WASHINGTON — The Obama administration delivered to Congress its first detailed proposal for a piece of the healthcare overhaul Friday, suggesting that a new independent board make the decisions on how Medicare pays hospitals and doctors.
Until now, the president has carefully deferred to lawmakers developing healthcare legislation, in part because many believe that the Clinton administration's decision to write its own healthcare bill 15 years ago alienated Congress and contributed to that initiative's failure.
But pressure has been growing on the administration and its congressional allies to do more to restrain the nation's $2.5-trillion healthcare tab. And many specialists believe one key to curbing costs is to remove reimbursement decisions, which are now made by Congress, from the political process.
In addition, a growing number of Democratic lawmakers want President Obama to get more directly involved in the legislative process, in part to offer them the protection of his popularity. Many are concerned about the direction of the legislation rapidly moving through Congress. Two House committees and one Senate panel approved bills this week that would greatly expand coverage, and pay for it with higher taxes on the wealthy and cuts in Medicare and Medicaid reimbursements.
Obama offered encouragement Friday. "I realize that the last few miles of any race are the hardest to run," he said. "But I have to say: Now is not the time to slow down, and now is certainly not the time to lose heart.
"Make no mistake: If we step back from this challenge at this moment, we are consigning our children to a future of skyrocketing premiums and crushing deficits," he added. "There's no argument about that."
On Friday, a group of freshman House Democrats traveled to the White House to talk with Obama about their opposition to provisions in the House bill to raise taxes on wealthy Americans.
"The way we are paying for health reform would put a lot of strain on small business, which is particularly dangerous during a recession," said Rep. Jared Polis (D-Colo.), a leader of the group.
The House bill would impose a surtax on individuals who make more than $280,000 a year and couples who make more than $350,000. (Senate lawmakers have shown little interest in such an approach).
At the same time, a group of moderate "Blue Dog" Democrats in the House have been stepping up their demands that the legislation do more to increase the healthcare system's efficiency.
This week, the director of the Congressional Budget Office warned lawmakers that the bills now under discussion would not slow the growth of healthcare spending.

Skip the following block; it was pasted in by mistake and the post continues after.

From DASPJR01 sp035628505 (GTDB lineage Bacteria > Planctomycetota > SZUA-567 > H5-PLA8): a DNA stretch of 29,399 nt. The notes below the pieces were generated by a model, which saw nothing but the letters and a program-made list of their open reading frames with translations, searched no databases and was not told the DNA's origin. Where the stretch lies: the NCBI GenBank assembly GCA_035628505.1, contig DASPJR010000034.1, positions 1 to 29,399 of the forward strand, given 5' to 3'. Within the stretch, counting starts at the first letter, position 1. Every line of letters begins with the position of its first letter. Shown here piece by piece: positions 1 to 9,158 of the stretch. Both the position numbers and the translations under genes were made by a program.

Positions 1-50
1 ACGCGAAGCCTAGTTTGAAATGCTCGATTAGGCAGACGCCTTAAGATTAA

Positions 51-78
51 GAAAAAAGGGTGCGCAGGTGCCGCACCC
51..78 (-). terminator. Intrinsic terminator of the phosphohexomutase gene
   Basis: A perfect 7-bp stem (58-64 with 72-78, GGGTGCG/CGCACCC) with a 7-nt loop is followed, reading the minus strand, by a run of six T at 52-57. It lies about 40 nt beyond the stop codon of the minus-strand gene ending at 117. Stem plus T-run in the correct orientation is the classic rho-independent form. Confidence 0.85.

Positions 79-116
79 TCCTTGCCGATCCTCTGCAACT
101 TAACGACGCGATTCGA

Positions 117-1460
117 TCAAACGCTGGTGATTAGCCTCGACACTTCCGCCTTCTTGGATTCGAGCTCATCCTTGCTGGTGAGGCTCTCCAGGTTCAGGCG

Obama wants lawmakers to pass bills in the House and Senate before their summer recess so that the legislation can be combined when they return in September.
Many strategists believe that this ambitious timeline is key to completing work on the legislation before electoral politics begin to consume Washington in 2010.
But House and Senate panels are still working away on separate bills. And six mostly centrist lawmakers, including two Republicans, sent a letter to their leaders Friday expressing concerns about the push to move a healthcare bill through the Senate by August.
Pelosi and other senior Democratic lawmakers joined Obama in downplaying the tussling on Capitol Hill on Friday.
"This is the legislative process," Pelosi said at a midday news conference. "As the bill takes shape, people say, 'OK.' . . . They say, 'Here are some suggestions. We have to go to the next step.' This is the wholesome dynamism of what we do here."
In an interview later, the House speaker indicated that she would be open to adjusting the bill, including limiting the new surtax to individuals making more than $500,000 and couples making more than $1 million.
Pelosi and Senate Majority Leader Harry Reid (D-Nev.) talked by phone with Obama on Friday morning about the need to work with moderate Democrats and to speed up work in the Senate, according to an aide briefed on the conversation.
With its new Medicare proposal, the White House is also stepping up efforts to shape the legislation to attract more votes.
Under the proposal, which administration officials began discussing with lawmakers earlier this week, a new independent agency would be established to set reimbursement rates for hospitals and doctors -- a process that is now controlled by Congress and highly politicized.
The plan, championed by Sen. John D. Rockefeller IV (D-W.V.), would allow Congress to stop the cuts only by passing a joint resolution in a process akin to how the federal government handled the politically sensitive closure of military bases around the country.
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House Democrats' healthcare proposals